Top Ten Books I Absolutely Had To Have – But Still Haven’t Read
I saw this meme a while back over at The Broke and The Bookish and thought it sounded very me – except of course it’s too easy, and I could give you a list of the top 200 books I absolutely had to have and still haven’t got around to reading. But here’s a handful that standout:
Booker shortlist 2009
I often ask for the Booker shortlist for Christmas, particularly since one of the UK book catalogues offers the set at a very economical price. But this list that year was so good – Wolf Hall by Hilary Mantel, The Children’s Book by A.S. Byatt, Summertime by J.M. Coetzee – that I couldn’t wait for Christmas to roll around and I ordered them as soon as the offer appeared in October. I lay in wait for the delivery van every day, and finally they arrived and I was thrilled! Only by then, the announcement of the winner was days away, the blogworld was flooded with reviews of the shortlist and suddenly the impetus had gone out of reading them. I’d read so much about them all online by that point, I felt I almost had read them. I’m still looking forward to all six shortlisted novels, just waiting for the right amount of time to elapse.
pre-Christmas 2010 fantasy and magical books
In the run-up to last Christmas I ordered myself a special batch of reading, all of it fantasy and fairy tale and so on, designed to inject the festive season with a little alternative spirituality. I ordered the works of Hans Christian Andersen, Michael Ende’s Neverending Story, Here Lies Arthur by Philip Reeve and The King Arthur Trilogy by Rosemary Sutcliff. Then the snow fell and the books took so long to arrive that Christmas was almost upon us when the travel-torn packages finally came. I squeezed in the Rosemary Sutcliff but after that the moment seemed to have passed and I didn’t feel like fantasy reading any more. Oh well, their time will come around again, no doubt.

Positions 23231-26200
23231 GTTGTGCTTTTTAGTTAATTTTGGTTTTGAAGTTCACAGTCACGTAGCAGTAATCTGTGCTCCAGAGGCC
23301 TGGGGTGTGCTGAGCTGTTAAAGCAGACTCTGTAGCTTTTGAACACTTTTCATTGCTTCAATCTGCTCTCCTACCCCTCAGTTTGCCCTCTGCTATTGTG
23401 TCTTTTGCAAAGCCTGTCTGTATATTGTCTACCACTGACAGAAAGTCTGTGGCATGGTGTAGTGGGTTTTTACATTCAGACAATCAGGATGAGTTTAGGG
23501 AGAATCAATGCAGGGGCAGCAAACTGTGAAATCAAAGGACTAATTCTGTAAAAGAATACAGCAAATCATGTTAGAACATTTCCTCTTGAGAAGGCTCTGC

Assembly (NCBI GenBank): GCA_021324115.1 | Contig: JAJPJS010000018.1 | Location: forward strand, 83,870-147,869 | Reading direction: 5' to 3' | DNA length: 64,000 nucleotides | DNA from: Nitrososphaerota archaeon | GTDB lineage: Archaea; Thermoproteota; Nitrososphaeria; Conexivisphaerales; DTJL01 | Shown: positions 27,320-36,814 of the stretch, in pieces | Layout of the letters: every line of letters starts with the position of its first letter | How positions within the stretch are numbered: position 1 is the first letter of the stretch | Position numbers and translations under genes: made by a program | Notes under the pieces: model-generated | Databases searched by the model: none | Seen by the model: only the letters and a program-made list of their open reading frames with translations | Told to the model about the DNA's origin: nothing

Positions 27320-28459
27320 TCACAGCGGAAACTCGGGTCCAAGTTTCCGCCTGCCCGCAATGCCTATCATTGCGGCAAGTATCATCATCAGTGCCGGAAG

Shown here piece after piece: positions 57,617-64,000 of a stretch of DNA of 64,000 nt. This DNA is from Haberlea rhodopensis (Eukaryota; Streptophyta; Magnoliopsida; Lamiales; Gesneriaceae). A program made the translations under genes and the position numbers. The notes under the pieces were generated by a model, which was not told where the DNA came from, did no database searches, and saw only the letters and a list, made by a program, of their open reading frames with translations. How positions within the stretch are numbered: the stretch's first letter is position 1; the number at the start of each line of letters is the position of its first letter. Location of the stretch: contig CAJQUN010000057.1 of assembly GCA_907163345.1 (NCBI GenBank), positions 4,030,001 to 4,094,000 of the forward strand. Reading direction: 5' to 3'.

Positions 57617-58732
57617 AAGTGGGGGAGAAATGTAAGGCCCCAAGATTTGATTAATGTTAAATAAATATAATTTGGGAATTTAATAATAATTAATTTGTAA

Colette in Pleiade editions
It’s a convention of the university that if you write a dissertation on a French author and the work exists in the Pleiade edition, that is the one you must reference. Pleiade produces all canonical French writers in these special hardback editions – embossed covers in slip cases, thin, gilt-edged pages, a wodge of references, notes and secondary material at the back almost as big as the works themselves. When I wrote my thesis, three-quarters of Colette’s work had made it into Pleiade edition and none of Duras’s. Did I mention how expensive these books are? Each of the three volumes I bought cost me around £60. They are beautiful in their way but no fun really to read, with paper too thin for margin annotations, and tiny type and all those endnotes. They are my red badge of courage for submitting a thesis, and shelf ornamentation.
Gone With The Wind – Margaret Mitchell
This time last year I had a blockbuster-fest and the book that provoked it was Gone With The Wind. I can’t recall now why I decided I wanted to read it so much, but it was the first on my list to buy and the first I intended to read. And then, somehow, I ended up reading Valley of the Dolls and The Thorn Birds and Sidney Sheldon and without really meaning to, relegated poor old Margaret Mitchell to the last in the queue, by which point I’d had enough of 700+ page novels. I still very much want to read this novel – probably the summer will see me in blockbuster mood again.
Noah’s Compass – Anne Tyler